The score is well done, mostly consisting of a similar kind of noir-ish electro that can be found in Drive. Thai instruments and musical ideas are present in parts, along with a more curious addition of a pipe organ playing a fairly intense bit of fugue during the fight scene. Generally it fits with the character of the film, but with so much to notice elsewhere, it’s not a standout element.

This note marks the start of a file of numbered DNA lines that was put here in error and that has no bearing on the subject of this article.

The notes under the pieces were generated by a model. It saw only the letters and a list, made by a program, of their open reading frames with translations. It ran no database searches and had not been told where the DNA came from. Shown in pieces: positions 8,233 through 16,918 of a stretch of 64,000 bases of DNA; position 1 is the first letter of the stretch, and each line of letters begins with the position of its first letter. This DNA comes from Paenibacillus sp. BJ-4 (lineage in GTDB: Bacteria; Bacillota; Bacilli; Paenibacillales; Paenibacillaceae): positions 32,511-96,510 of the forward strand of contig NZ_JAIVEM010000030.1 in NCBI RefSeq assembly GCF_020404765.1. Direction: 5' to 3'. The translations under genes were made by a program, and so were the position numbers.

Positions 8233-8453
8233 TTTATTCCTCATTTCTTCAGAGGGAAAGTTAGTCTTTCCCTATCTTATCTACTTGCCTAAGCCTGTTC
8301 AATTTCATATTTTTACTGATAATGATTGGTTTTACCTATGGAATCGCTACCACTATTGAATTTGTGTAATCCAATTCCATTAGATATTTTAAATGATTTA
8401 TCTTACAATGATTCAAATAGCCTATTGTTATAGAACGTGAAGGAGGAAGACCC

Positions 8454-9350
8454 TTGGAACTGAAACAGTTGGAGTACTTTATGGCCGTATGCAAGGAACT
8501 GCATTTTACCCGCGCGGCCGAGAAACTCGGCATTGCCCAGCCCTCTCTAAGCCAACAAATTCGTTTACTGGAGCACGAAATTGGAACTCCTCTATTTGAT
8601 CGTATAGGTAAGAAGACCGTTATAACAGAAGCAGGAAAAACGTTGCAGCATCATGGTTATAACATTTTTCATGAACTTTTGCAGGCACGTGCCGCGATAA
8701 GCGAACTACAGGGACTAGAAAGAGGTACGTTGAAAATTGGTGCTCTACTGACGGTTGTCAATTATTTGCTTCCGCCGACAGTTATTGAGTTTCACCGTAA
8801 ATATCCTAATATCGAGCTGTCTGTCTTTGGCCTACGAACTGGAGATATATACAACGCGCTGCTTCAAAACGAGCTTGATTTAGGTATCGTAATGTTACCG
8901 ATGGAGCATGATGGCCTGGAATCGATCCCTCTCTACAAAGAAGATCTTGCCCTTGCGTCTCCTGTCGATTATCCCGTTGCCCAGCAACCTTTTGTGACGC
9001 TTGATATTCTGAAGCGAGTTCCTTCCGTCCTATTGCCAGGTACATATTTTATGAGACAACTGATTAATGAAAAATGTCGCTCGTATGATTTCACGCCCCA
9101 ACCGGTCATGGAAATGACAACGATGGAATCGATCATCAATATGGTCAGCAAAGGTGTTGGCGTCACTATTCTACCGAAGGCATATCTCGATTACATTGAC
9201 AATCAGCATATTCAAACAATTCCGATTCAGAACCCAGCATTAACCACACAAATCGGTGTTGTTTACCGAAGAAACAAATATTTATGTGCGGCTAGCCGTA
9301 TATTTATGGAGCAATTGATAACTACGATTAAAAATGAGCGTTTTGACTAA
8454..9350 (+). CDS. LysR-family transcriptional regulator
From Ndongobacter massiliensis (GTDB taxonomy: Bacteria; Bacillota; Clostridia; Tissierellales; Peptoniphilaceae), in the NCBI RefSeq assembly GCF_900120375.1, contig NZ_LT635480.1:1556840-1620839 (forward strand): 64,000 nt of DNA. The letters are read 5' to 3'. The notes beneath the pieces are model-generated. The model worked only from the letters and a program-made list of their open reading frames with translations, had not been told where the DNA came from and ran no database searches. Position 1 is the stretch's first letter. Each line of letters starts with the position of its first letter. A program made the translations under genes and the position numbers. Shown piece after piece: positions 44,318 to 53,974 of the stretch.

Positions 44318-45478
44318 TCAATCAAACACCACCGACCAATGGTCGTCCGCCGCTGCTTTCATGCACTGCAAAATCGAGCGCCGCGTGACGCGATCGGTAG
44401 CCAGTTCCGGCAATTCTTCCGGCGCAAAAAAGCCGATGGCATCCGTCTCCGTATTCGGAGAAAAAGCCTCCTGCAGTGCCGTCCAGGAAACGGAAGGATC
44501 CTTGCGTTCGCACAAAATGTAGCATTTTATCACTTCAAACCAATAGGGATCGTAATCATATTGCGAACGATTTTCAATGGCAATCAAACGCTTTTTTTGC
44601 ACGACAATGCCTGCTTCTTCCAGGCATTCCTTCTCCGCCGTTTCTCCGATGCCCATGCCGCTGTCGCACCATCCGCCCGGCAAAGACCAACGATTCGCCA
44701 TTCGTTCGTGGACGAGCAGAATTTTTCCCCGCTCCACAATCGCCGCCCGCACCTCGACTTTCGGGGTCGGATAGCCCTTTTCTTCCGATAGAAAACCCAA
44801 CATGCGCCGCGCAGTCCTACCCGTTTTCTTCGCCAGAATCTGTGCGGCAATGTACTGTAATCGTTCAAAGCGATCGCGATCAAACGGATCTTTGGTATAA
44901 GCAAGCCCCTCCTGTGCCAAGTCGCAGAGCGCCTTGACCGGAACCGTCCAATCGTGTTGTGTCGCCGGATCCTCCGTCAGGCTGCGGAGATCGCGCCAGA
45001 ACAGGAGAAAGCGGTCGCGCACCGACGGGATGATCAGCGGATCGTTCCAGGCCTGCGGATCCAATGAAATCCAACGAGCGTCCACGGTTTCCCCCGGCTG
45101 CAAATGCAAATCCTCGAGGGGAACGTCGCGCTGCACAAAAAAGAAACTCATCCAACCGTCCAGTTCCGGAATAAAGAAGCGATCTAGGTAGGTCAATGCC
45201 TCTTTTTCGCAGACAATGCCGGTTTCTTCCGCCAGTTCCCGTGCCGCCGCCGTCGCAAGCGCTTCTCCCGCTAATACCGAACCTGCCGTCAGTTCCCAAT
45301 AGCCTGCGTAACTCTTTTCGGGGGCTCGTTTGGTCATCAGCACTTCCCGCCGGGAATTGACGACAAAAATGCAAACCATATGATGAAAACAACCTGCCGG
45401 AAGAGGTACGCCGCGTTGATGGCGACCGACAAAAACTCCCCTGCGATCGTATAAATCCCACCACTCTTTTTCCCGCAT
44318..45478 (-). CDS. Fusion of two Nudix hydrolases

Only God Forgives received wildly differing responses form critics on release, and many people walked out of showings at festivals either out of boredom or repulsion. I can understand the first part – this is a film that many people aren’t going to like – but not the second response. It’s certainly an unusual film, but not one I feel wilfully sets out to offend or to probe taboos (unlike the films of Refn’s countryman Lars Von Trier). Instead I think Only God Forgives is the product of a process of refinement, the end of a journey that began with the making of Drive. Refn has found an aesthetic expression for whatever it is that motivates his desire to create films and tell stories. An expression that functions by bringing the psychological elements of his story uncomfortably close to the ‘surface’ of what the viewer sees, but refusing to turn away from it, even reflecting it in the interplay of the obsessive use of colour and light that fails to penetrate the omnipresent gloom of the unknowable Real World. Aside from all of this, which could fairly be dismissed as babble, it stands alone as a great piece of filmmaking, unendurably pretty in parts and fascinatingly uncomfortable in others. Ignore the prudes and other critics and instead make a date with your partner. Dim the lights, grab the bag of Maltesers and tell them you’ve got a Ryan Gosling movie to watch. At least they’ll be relieved that it isn’t the fucking Notebook.